Acknowledgements: The following people were involved in the outbreak investigation: Rich Peter. M.S., Olmsted County Public Health; Scott Fryer, R.S., Olmsted County Public Health; Jeff Bender, D.V.M., M.S., University of Minnesota (formerly with the Minnesota Department of Health); and interviewers from the Olmsted County Public Health Services.
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Carpenter, C., Fayer, R., Trout, J., & Beach, M.J. (1999). Chlorine disinfection of recreational water for Cryptosporidium parvum. Emerging Infectious Diseases, 5(4), 579-584.
Casemore, D.P. (1990). Epidemiological aspects of human cryptosporidiosis. Epidemiology and Infection, 104(1), 1-28.
Centers for Disease Control and Prevention. (1994). Cryptosporidium infections associated with swimming pools--Dane County, Wisconsin, 1993. Morbidity and Mortality Weekly Report, 43(31), 561-563.
Centers for Disease Control and Prevention. (1998). Outbreak of cryptosporidiosis associated with a water sprinkler fountain--Minnesota, 1997. Morbidity and Mortality Weekly Report, 47(40), 856-860.
Centers for Disease Control and Prevention. (2001a). Protracted outbreaks of cryptosporidiosis associated with swimming pool use--Ohio and Nebraska, 2000. Morbidity and Mortality Weekly Report, 50(20), 406-410.
Centers for Disease Control and Prevention. (2001b). Responding to fecal accidents in disinfected swimming venues. Morbidity and Mortality Weekly Report, 50(20), 416-417.
Chapman, P.A., & Rush, B.A. (1990). Efficiency of sand filtration for removing Cryptosporidium oocysts from water. Journal of Medical Microbiology, 32(4), 243-245.
DuPont, H.L., Chappell, C.L., Sterling, C.R., Okhuysen, P.C., Rose, J.B., & Jakubowski, W. (1995). The infectivity of Cryptosporidium parvum in healthy volunteers. New England Journal of Medicine, 332(13), 855-859.
Guerrant, R.L. (1997). Cryptosporidiosis: An emerging, highly infectious threat. Emerging Infectious Diseases, 3(1), 51-57.
Haas, C.N. (2000). Epidemiology, microbiology, and risk assessment of waterborne pathogens including Cryptosporidium. Journal of Food Protection, 63(6), 827-831.
Hellard, M.E., Sinclair, M.I., Fairley, C.K., Andrews, R.M., Bailey, M., Black, J., Dharmage, S.C., & Kirk, M.D. (2000). An outbreak of cryptosporidiosis in an urban swimming pool: why are such outbreaks difficult to detect? Australian and New Zealand Journal of Public Health, 24(3), 272-275.
Korich, D.G., Mead, J.R., Madore, M.S., Sinclair, N.A., & Sterling, C.R. (1990). Effects of ozone, chlorine dioxide, chlorine, and monochloramine on Cryptosporidium parvum oocyst viability. Applied and Environmental Microbiology, 56(5), 1423-1428.
Lally, R.T., & Woolfrey, B.F. (1988). Recovery of Cryptosporidium oocysts from stool samples submitted for ova and parasite examination in a Minnesota pediatric population. Pediatric Infectious Disease Journal, 7(3), 200-201.
MacKenzie, W.R., Hoxie, N.J., Proctor, M.E., Gradus, M.S., Blair, K. A., Peterson, D.E., Kazmierczak, J. J., Addiss, D.G., Fox, K.R., Rose, J.B., & Davis, J.P. (1994). A massive outbreak in Milwaukee of Cryptosporidium infection transmitted through the public water supply. New England Journal of Medicine, 331(3), 161-167.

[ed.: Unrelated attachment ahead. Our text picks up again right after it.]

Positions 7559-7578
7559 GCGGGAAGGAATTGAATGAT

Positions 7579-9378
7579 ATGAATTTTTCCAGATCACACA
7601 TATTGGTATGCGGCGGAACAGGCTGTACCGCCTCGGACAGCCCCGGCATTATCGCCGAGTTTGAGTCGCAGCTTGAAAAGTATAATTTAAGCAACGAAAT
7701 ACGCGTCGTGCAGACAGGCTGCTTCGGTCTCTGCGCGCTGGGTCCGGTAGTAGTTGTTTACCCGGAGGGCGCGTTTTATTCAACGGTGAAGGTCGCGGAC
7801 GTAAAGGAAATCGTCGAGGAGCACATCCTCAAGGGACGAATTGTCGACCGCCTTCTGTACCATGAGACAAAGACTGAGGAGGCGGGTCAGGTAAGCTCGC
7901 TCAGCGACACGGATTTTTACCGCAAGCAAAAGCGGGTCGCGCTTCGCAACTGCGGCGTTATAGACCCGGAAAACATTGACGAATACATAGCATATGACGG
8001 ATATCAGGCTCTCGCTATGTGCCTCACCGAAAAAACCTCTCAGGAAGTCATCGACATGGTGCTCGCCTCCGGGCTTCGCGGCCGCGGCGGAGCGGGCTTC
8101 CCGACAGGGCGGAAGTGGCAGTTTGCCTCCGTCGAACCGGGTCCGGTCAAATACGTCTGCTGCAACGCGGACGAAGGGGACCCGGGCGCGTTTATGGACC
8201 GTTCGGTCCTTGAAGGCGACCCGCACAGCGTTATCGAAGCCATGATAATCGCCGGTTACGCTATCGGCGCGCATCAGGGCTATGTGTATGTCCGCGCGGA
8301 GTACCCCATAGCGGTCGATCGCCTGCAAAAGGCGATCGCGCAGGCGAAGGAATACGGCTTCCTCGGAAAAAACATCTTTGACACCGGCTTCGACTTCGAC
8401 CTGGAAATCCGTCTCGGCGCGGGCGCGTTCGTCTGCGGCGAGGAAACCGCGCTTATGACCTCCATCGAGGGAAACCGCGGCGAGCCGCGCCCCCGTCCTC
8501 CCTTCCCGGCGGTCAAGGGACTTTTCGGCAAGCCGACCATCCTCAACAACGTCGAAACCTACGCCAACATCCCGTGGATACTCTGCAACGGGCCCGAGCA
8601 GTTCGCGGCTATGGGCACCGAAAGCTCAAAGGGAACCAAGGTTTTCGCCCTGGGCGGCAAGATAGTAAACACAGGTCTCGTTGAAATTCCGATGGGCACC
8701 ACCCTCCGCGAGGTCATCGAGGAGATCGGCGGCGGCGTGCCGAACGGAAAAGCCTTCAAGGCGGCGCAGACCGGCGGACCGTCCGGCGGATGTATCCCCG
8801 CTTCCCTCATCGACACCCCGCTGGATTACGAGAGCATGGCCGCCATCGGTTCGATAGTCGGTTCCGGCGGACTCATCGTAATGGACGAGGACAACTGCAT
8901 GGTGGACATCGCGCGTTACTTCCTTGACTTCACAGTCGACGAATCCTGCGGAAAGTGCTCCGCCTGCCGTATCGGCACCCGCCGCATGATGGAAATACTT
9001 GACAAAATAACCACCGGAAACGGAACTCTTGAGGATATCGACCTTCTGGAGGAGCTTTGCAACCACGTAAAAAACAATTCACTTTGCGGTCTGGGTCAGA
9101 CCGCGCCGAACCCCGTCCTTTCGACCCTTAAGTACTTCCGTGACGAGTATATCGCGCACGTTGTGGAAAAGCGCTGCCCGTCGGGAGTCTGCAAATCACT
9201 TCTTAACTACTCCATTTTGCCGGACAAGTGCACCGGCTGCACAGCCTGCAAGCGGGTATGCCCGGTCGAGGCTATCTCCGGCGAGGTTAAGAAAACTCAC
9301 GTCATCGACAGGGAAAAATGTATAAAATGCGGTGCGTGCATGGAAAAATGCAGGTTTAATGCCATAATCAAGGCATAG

MacKenzie, W.R., Kazmierczak, J.J., & Davis, J.P. (1995). An outbreak of cryptosporidiosis associated with a resort swimming pool. Epidemiology and Infection, 115(3), 545-553.
Marshall, A.T., & LaMont, J.T. (1997). Cryptosporidiosis and public health. Hospital Practice (Office Edition), 32(7), 11, 15-16, 23.
Meinhardt, P.L., Casemore, D.P., & Miller, K.B. (1996). Epidemiologic aspects of human cryptosporidiosis and the role of waterborne transmission. Epidemiologic Reviews, 18(2), 118-136.
Minnesota Department of Health. (2003). Diseases reportable to the Minnesota Department of Health, http://www.health.state.mn.us/divs/idepc/newsletters/dcn/sum02/reportable.html (18 Sept. 2003).
Sorvillo, F.J., Fujioka, K., Nahlen, B., Tormey, M.P., Kebabjian, R., & Mascola, L. (1992). Swimming-associated cryptosporidiosis. American Journal of Public Health, 82(5), 742-744.
RELATED ARTICLE: Measures to Limit Cryptosporidium Transmission in Swimming Pools With a Fine-Grade Diatomaceous Earth Filtration System
* Regularly change swimming pool filters.
* Maintain an adequate flow of pool water through the filters.
* Promptly treat swimming pool fecal accidents.
* Implement stringent poolside hygiene via public education:
-- Discourage people recovering from an acute diarrheal illness from using the pool for at least two weeks.
-- Discourage ingestion of pool water.
-- Discourage parents from bringing diapered children into the pool.
-- Discourage changing of diapers by the poolside.
-- Encourage showering prior to use of the pool.
-- Encourage handwashing after use of the toilet or contact with fecal material (e.g., through changing of diapers).
-- Encourage frequent restroom breaks for children.
Lionel S. Lim, M.D., M.P.H.
Prathibha Varkey, M.D., M.P.H.
Peter Giesen, M.S.
Larry Edmonson, M.P.H.
Corresponding Author: Larry Edmonson, Director, Olmsted County Public Health Services, Division of Disease, Prevention, and Control. 2100 Campus Dr., SE, Rochester, MN 55904. E-mail: email@example.com.